Ricky Williams gained over 10,000 rushing yards in his NFL career, but he doesn’t think he was meant to play football.
The former Miami Dolphins player spent 11 seasons in the league, earning a first-team All-Pro nod in 2002 when he rushed for a league-high 1,853 yards.
When he abruptly retired in 2004 after several positive drug tests, he realized what he was supposed to do in his life.
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Ricky Williams speaks onstage during the Austin City Limits Music Festival at Zilker Park Oct. 8, 2021, in Austin, Texas. (Rick Kern/WireImage)
Williams said he traveled the world and realized that he was supposed to be a “messenger” when he returned.
“What was going on was I wasn’t supposed to be a football player, but because I had so much talent early … I was being pushed in that direction,” Williams told OutKick’s Dan Dakich on “Dont @ Me.” “And I just went along with it because there’s so much success. And then, when I got to the NFL, there was so much money. But I realized since then that I have a much different calling.
“I was born to be a messenger, a teacher. So, when I retired in 2004, I naturally had an urge to travel around the world and see things, and the more I’d see, the more curious I got and the more I learned.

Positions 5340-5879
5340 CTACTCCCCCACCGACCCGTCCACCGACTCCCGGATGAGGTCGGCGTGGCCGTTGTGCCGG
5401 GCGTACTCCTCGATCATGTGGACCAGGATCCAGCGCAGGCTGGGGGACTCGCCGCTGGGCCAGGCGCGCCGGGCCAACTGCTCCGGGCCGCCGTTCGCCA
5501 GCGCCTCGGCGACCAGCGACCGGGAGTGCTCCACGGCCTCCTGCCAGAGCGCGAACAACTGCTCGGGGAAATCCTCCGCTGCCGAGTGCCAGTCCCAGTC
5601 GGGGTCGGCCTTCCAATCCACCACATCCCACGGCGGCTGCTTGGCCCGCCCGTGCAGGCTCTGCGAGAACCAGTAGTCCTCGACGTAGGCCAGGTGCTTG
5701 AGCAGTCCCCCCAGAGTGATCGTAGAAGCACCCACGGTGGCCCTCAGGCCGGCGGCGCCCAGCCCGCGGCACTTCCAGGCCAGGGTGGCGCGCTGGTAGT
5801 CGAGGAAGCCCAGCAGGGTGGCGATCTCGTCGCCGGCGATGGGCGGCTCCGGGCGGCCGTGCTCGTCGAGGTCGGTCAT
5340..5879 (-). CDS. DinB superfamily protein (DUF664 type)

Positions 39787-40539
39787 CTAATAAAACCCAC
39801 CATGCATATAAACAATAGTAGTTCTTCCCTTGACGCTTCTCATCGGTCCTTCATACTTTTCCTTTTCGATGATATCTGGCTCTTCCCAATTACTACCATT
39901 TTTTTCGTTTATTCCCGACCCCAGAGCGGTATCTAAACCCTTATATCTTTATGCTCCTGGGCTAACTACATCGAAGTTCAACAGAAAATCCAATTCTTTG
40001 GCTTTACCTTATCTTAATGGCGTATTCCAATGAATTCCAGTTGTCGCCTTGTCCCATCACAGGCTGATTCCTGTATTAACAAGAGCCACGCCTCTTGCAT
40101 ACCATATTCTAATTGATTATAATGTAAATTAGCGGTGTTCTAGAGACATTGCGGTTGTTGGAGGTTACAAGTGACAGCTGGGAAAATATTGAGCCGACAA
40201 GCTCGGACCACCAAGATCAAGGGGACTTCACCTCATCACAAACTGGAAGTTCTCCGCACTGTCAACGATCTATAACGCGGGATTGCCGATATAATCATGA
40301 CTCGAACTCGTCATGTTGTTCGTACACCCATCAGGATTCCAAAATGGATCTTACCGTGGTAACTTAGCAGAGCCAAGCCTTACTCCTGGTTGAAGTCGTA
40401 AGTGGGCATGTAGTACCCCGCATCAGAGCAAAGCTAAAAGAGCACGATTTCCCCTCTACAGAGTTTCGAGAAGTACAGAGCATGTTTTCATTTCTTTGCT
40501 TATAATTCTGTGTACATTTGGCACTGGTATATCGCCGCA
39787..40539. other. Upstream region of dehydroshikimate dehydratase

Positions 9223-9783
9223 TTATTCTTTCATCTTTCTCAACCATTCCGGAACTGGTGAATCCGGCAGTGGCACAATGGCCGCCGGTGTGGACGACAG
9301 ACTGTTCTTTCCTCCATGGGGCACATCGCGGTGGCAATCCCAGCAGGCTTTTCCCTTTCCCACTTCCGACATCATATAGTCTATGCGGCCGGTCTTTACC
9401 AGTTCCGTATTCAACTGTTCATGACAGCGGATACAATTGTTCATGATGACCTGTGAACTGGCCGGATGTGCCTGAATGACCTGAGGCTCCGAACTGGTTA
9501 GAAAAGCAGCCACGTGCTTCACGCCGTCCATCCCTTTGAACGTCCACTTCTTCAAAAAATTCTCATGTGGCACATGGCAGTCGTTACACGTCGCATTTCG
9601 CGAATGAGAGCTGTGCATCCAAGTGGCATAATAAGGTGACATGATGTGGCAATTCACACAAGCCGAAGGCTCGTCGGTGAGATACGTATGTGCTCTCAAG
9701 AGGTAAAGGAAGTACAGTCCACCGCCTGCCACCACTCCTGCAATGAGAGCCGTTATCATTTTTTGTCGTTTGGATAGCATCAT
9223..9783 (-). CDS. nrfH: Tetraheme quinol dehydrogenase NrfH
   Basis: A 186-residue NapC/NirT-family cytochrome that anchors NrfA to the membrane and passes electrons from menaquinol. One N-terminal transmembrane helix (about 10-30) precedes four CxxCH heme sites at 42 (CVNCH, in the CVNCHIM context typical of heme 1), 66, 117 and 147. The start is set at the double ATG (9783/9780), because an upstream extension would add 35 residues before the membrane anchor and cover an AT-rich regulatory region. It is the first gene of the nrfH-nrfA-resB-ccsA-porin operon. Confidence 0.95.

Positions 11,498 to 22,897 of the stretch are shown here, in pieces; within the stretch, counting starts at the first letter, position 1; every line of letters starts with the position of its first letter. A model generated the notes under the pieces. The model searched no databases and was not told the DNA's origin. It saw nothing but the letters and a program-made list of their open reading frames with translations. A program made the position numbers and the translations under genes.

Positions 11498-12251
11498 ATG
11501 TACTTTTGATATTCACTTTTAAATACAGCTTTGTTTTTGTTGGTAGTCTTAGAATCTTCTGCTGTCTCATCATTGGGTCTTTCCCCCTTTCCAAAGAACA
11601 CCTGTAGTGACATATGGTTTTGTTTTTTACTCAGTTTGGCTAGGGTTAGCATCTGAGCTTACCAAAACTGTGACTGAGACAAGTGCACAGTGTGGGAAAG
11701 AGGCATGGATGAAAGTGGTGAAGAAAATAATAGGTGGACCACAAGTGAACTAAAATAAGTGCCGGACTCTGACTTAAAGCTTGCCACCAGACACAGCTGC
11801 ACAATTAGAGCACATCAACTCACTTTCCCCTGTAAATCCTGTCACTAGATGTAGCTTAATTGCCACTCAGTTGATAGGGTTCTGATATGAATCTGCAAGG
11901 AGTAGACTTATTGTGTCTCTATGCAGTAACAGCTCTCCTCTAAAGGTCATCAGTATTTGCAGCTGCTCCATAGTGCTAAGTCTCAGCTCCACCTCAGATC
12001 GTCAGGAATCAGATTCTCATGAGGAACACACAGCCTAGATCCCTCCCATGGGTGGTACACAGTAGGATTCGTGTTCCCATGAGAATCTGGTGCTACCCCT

Ricky Williams (34) of the Miami Dolphins tries to get away from Ted Johnson (52) of the New England Patriots at Gillette Stadium Dec. 29, 2002, in Foxboro, Mass (Ezra Shaw/Getty Images)
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“When I came back to the states, I realized that when I started talking about the things that I saw and the things that I learned, people were fascinated. And they wanted me to keep telling them more. So, I realized I’m a teacher.”
Williams also said he met with a psychiatrist who helped him get reinstated in 2007 following a year-long suspension due to a positive drug test.
Ricky Williams of the Miami Dolphins runs with the ball during a game against the Jacksonville Jaguars Oct. 12, 2003, at Alltell Stadium in Jacksonville, Fla. (Sporting News via Getty Images via Getty Images)
“He was the first person that actually asked me what was going on, and we had an amazing conversation,” Williams recalled. “And he was able then to talk to the NFL and facilitate me coming back — being reinstated to the NFL so that I could finish my career out.”
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Williams continues to be a cannabis advocate, most notably in the medical field.